“I will share with you an experience that was disturbing for me and has marked my life,” she said. “In order to protect the health and safety of other youngsters, I have decided to talk openly, even if with a delay.”

She revealed that an official of the Hellenic Sailing Federation sexually assaulted her in 1998 during training for the Sydney Olympics. The official denied the claim but was forced to quit his post within a few days.

Bekatorou’s case will not reach the courts, as the 15-year statute of limitations has already expired.

However, she inspired dozens of women and men to talk about their experiences of abuse in sports, culture, science, the media, universities and other sectors.

Victims have spoken out in newspapers and on social media, filed complaints and several accused perpetrators have already been removed from their posts and are now facing probes.

In one case, a former sailing coach was arrested on charges of sexual abuse of a junior athlete between 2010 and 2013.

In the arts world, the Hellenic Actors’ Union said that within a few weeks it had received over 1,000 complaints filed by female and male artists. The accused perpetrators – many of them publicly identified — included at least five prominent actors and directors. One had also served as deputy minister in a government a few years ago.

They have all denied the allegations, threatening to sue their accusers.

In one of these cases, Dimitris Lignadis resigned from his post as artistic director of the National Theater on Feb. 6. A male actor publicly alleged that Lignadis had sexually abused him when he was a minor and submitted a formal complaint to the judicial authorities.

“Lignadis deceived us, deceived me,” Culture and Sports Minister Lina Mendoni told an online press conference on Friday. “He was trying to persuade us that he was not involved in any of these incidents by staging a theatrical performance.”

The minister said that she had also submitted a complaint to the Supreme Court prosecutor asking for a thorough investigation of the alleged abuses that had occurred in the theater.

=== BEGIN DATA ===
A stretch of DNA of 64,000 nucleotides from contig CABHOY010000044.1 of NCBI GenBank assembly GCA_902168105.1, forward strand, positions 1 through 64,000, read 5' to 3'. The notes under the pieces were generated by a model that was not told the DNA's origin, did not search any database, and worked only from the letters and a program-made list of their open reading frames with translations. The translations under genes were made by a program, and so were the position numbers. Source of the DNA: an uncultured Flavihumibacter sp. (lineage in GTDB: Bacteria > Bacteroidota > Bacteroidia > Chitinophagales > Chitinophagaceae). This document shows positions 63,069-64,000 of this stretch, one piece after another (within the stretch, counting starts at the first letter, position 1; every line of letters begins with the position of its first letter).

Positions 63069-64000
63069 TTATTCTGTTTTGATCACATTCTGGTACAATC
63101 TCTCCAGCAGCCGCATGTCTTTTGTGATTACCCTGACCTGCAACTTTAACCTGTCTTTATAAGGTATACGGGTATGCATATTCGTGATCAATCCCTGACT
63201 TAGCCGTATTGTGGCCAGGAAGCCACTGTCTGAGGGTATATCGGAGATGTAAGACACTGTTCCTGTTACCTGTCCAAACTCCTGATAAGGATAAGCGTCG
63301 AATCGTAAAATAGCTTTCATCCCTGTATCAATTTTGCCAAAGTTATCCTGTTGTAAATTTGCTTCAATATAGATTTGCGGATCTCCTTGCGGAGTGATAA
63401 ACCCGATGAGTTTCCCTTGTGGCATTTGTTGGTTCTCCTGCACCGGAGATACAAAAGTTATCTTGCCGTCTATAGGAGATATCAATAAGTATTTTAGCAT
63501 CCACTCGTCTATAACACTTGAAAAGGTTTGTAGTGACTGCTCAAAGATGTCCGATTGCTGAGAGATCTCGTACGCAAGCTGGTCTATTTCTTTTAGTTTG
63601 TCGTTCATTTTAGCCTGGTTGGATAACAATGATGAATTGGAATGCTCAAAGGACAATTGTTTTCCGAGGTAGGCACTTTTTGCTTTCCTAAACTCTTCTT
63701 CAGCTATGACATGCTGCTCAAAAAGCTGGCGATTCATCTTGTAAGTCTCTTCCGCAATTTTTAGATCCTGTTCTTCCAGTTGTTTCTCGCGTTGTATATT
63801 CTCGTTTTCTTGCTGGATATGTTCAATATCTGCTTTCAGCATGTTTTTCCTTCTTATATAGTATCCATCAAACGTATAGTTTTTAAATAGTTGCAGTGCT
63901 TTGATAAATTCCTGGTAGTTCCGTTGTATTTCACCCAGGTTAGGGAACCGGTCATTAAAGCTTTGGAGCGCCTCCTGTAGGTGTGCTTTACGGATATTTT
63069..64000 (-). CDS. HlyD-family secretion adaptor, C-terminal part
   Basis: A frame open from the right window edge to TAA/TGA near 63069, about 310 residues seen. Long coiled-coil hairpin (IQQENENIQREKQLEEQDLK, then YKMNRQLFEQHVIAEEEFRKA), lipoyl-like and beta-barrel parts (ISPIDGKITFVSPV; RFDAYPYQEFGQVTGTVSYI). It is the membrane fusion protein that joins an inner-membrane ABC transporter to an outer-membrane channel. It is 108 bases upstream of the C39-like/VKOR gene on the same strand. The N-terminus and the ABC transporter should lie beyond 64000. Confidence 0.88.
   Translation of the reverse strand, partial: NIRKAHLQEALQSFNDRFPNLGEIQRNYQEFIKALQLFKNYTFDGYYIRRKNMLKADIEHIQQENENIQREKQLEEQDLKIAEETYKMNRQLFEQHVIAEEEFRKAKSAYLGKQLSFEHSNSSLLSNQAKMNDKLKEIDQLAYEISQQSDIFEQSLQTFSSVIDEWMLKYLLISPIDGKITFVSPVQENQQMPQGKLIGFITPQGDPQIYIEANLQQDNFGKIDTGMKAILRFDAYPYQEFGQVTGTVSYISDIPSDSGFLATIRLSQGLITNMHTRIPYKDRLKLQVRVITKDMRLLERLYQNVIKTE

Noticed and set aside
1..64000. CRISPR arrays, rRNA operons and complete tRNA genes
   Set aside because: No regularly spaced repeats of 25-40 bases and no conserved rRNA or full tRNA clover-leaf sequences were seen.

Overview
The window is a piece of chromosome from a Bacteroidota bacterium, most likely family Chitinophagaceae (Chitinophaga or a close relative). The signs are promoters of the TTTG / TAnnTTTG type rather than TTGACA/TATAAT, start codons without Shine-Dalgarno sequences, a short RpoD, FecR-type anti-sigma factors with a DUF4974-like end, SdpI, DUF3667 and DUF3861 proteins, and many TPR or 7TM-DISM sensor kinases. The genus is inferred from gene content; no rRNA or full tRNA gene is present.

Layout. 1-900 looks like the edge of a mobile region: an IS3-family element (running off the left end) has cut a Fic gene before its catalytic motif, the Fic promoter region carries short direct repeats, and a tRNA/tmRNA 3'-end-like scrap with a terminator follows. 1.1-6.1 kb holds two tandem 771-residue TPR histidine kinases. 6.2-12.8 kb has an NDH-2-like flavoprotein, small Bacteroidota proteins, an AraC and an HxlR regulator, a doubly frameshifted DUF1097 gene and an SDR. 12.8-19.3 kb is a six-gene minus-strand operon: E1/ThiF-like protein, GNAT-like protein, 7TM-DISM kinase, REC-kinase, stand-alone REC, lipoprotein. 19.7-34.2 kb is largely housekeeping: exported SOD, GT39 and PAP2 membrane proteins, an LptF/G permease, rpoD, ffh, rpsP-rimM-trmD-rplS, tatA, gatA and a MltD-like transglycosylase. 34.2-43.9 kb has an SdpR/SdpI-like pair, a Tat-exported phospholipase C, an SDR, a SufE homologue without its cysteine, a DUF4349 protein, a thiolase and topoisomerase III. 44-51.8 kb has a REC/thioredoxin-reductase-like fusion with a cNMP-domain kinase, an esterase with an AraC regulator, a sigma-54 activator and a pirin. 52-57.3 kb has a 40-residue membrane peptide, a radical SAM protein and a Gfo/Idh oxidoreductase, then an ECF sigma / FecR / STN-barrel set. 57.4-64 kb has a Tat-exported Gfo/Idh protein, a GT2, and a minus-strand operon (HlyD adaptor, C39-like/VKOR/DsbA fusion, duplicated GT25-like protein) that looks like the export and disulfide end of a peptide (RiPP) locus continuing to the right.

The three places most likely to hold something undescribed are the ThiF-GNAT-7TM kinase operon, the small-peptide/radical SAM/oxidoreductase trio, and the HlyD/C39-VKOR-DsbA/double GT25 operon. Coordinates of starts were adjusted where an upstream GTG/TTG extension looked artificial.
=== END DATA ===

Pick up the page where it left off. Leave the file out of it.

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Heavy snowstorm in Greece leaves thousands without electricity

Heavy snowstorm in Greece leaves thousands without electricity

Tens of thousands of households have been left with no electricity in the suburbs of Athens.

The dense snowfall that hit the area has caused huge problems with thousands of fallen trees and a power blackout that lasted for more than 48 hours.

The Army, national electricity company staff and hundreds of firefighters have been deployed to the most affected areas.

Watch Euronews’s full report in the player above.

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Cold, coup, Koh, and COVID-19 trial – International

Cold, coup, Koh, and COVID-19 trial – International

MEXICO looks like Canada, and the winter storm that devastated the Texas power grid has caused blackouts in northern Mexico and cut natural gas exports south of the border by 25 percent.

GREECE: Thousands of homes in northern Athens are also without power as heavy snow has blanketed the Acropolis and halted COVID-19 vaccinations.

SYRIA: Snow across the Middle East has grounded warplanes in Syria and left at least two Syrian refugees in Lebanon’s Bekaa Valley dead. Much of the region lacks power and heat, and temperatures hover between 20 and 30 degrees Fahrenheit. That’s why you can’t cry in Damascus when it snows.

MYANMAR: A record number of protesters have turned out today in opposition to a Feb. 1 military takeover, determined not to back down despite the threats. In Karen state to the north, the army has continued attacks on ethnic minorities, dropping overnight mortar rounds (according to a report from Free Burma Rangers), blocking aid, and forcing more than 5,000 people to flee their homes.

MALAYSIA: It’s been four years since the abduction of Pastor Raymond Koh outside Kuala Lumpur, and family members report little progress as they await a trial date for a civil suit filed in the case.

GUINEA has declared a new Ebola epidemic.